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Reply to "5x16 layout plans?"

Adriatic posted:

   You should post a Scarm picture and SCARM file so folks without Windows or WINE can give some input too. You may not find an exact ready made plan for that size, but smaller ones built on a bigger footprint just allows for improvement and adding what you want.. Stretching most layouts is easy.

  Your build should reflect how you run your trains; "Set it and forget it"?, heavy interaction with accessories? switching cars? Do you run more freight, passenger? Era? Are loops good enough? Is there a certain angle/action you like (e.g., I like a sweeping S... and I think he is asking about trun dia. for visual reasons.   

  A fully elevated line was great. I thought I was just "out of room" and trying something new too. But it has become my favorite line other than big engines look silly up there  I kinda have a self imposed 4 driver steam or a switcher rule for the elevated, though the PRR K-4 pulls some time in the clouds.

  With your 5' section on the wall, everything will be pretty accessable. Not so with the 16' on the wall though, and so two drop hatches for derail access would be smart.

  I'm reminded of an early set of dropdown hatches on Gramps layout being left open and serving as "kid corals" where we watched from  

    The elevated line WILL hinder your reach more. And you will lean on it, so build it sturdy and it will be a leaning rail for reaching center.

 You have to consider the thickness of your el's track's underside....the support system+rail height+tallest cars&engines.  Any pantographs or trolley poles for electrics?   What set my height was:  (#1) a set of extended pantagraphs (GG-1, E-33) on O (tall). If raised by accident, I didnt want them bent. A raised rocket launching car (or lowered/is still tall at the tail fin!), and a loaded Evans Auto-Loader. Later an Erie Bucryrus Crane car caught some overhead action on occasion.

  Having room to park trains without still being on an antii-collision turnout leg can be an issue (you can overheat switches that way). Don't underestimate the usefullness of a long siding, and or yard (and consider a transfer table vs turntable to space save on yard area if you like that)

  The oveall viewing height should be considered too: Reasons for a high table are bringing the surface up to ease working on it without stooping and bending. Look to a very high table for an easy "ground level veiw". Scale folks especially love that. But I found even at 38 mine wasn't low for enough for small kids, nor for casual viewing from a couch by many adults, which when lounging on a couch, leaves the ground level view at 30-36" slouching/leaning or about 36" if upright. I was at 36". Too high for a couch view, I cut my legs to 33". Ok but I wanted 30". I added wheels bringing back to 36" ... and would now loose four shelves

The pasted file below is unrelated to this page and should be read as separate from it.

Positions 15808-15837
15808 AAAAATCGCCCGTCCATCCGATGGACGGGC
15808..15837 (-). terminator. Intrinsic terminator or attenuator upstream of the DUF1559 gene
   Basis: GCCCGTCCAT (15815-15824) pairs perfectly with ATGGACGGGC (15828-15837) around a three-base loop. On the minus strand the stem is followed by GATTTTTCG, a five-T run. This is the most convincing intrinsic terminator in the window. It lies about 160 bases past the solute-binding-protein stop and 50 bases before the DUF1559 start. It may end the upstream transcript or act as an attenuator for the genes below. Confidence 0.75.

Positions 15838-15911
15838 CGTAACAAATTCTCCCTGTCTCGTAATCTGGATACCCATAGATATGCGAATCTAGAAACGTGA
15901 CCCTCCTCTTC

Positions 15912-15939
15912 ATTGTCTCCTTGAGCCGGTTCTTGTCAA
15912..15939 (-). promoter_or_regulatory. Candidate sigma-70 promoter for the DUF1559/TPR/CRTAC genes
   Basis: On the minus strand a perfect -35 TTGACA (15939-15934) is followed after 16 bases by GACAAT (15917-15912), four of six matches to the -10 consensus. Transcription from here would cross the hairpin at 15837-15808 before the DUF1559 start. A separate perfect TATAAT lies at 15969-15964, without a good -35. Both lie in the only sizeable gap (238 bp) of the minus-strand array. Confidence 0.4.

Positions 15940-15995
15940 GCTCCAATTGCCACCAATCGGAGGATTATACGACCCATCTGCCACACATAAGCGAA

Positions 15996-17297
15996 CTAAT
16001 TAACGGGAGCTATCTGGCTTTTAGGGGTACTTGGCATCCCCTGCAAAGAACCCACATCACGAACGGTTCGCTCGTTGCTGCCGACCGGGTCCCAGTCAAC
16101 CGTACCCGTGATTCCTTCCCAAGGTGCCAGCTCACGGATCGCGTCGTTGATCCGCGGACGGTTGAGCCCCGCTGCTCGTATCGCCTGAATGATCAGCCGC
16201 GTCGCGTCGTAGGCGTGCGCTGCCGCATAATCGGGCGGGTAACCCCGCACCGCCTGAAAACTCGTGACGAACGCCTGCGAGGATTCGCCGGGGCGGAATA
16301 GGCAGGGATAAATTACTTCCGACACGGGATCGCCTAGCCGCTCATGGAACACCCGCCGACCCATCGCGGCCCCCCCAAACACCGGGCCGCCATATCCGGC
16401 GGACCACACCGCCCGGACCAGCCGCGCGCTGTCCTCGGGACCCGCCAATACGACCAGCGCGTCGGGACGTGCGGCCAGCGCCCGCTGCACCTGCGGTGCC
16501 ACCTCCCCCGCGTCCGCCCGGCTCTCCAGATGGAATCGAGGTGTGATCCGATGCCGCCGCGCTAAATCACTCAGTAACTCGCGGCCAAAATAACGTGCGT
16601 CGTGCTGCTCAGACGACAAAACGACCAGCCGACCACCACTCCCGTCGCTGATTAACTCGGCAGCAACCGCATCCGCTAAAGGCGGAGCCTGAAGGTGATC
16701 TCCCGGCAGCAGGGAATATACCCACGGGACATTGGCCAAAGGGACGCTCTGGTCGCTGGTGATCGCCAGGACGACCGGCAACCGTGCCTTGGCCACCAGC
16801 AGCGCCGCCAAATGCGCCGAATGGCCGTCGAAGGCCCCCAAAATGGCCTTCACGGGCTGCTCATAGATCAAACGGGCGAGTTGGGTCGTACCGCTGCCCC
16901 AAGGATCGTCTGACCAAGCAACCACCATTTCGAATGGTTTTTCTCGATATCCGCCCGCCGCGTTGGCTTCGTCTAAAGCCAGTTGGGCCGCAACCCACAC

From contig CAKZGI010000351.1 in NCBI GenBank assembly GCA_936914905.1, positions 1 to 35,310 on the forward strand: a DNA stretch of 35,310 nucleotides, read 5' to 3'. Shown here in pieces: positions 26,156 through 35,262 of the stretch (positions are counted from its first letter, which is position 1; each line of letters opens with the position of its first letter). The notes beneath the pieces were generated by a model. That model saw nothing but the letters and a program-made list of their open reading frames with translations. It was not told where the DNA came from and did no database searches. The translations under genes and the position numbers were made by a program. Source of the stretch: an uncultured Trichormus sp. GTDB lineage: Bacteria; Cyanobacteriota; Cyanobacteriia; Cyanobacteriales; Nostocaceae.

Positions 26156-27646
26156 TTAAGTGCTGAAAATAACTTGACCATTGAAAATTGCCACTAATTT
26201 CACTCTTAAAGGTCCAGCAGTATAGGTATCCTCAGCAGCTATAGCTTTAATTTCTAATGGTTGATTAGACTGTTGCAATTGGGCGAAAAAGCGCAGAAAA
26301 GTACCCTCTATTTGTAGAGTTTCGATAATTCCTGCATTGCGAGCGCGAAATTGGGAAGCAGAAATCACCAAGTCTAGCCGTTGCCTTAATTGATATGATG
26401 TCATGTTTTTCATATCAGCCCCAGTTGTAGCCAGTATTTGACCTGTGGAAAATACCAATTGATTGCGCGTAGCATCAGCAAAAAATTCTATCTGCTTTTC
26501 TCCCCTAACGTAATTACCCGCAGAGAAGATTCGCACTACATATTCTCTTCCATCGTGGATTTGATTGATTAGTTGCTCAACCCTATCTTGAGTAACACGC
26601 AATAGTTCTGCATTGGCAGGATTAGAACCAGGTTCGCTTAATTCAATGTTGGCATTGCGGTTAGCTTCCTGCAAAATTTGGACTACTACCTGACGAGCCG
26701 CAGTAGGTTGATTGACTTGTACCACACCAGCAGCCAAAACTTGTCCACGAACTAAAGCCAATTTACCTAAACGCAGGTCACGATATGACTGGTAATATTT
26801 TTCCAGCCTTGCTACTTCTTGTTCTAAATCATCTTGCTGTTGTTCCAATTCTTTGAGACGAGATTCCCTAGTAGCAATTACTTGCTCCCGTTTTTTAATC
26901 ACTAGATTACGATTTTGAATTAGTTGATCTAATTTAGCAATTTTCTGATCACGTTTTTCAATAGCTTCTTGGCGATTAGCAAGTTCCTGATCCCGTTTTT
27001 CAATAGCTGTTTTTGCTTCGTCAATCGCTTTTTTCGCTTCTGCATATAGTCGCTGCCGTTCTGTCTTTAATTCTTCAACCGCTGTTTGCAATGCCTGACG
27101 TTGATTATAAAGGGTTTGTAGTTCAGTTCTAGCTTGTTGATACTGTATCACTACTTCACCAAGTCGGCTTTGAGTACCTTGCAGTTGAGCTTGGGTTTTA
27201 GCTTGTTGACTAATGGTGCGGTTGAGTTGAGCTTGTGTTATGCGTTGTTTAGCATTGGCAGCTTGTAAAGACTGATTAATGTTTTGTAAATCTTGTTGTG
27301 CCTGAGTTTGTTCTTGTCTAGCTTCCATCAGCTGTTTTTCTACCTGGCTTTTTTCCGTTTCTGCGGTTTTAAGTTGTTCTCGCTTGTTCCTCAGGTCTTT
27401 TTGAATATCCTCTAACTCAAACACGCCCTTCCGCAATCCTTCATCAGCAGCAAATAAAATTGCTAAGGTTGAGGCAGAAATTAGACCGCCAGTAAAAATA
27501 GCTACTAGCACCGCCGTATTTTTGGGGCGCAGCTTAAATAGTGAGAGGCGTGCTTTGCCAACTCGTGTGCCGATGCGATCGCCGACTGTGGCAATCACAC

I felt I needed a destinatiion for the el rather than it being just a loop on stilts, never reaching ground level. I didnt want a grade because I like to "set it and forget it". So, I used a hillside as the elevated's "landing pad",with a ground level tunnel running under the hill too.


Thanks for all of the input! My layout is currently 3' and (some change) high. I'm currently using the undersides of the tables for storage bins (currently in the stage of remolding a couple rooms in the house and there's no other reasonable place to hide them)--- oh well :/ I can't install trapdoors at this point, but I plan on doing so once I get those rooms finished and the bins out. In the meantime, I'm searching for one of those ladders that allow you to climb up and traverse the layout.

I might also note that I run mostly medium and small steam (largest currently being a ten-wheeler) and small diesels (F-3's). Nothing electric, so no power poles. Any elevated loop will be reinforced by 2x4 shims and some spare 3/4" plywood. I have plenty! 

I have four 4x5 tables made with 2x4's and 3/4" plywood with all removable 2x4 bracing and 5/8" hex bolt sets. It's sturdy, alright!!! 

I would post up my SCARM file, but, it's nothing special-- two ovals, one 0-48 and the other 0-36. I used an 0-31 switch and a 45-degree crossover to get the outer loop to my Atlas turntable. I don't need to have too much space for the yard; just enough for a few engines in the roundhouse I'm building, and probably access to one staging track to swap out the entire consist. I don't want to micromanage my operation, but it would be nice if I could operate things in the switchyard and on the staging track whilst the other loops are still on continuous operation, and no risk of crashing.

Thanks again for your continued advice.


Last edited by Aaron Buczek
OGR Publishing, Inc., 1310 Eastside Centre Ct, Suite 6, Mountain Home, AR 72653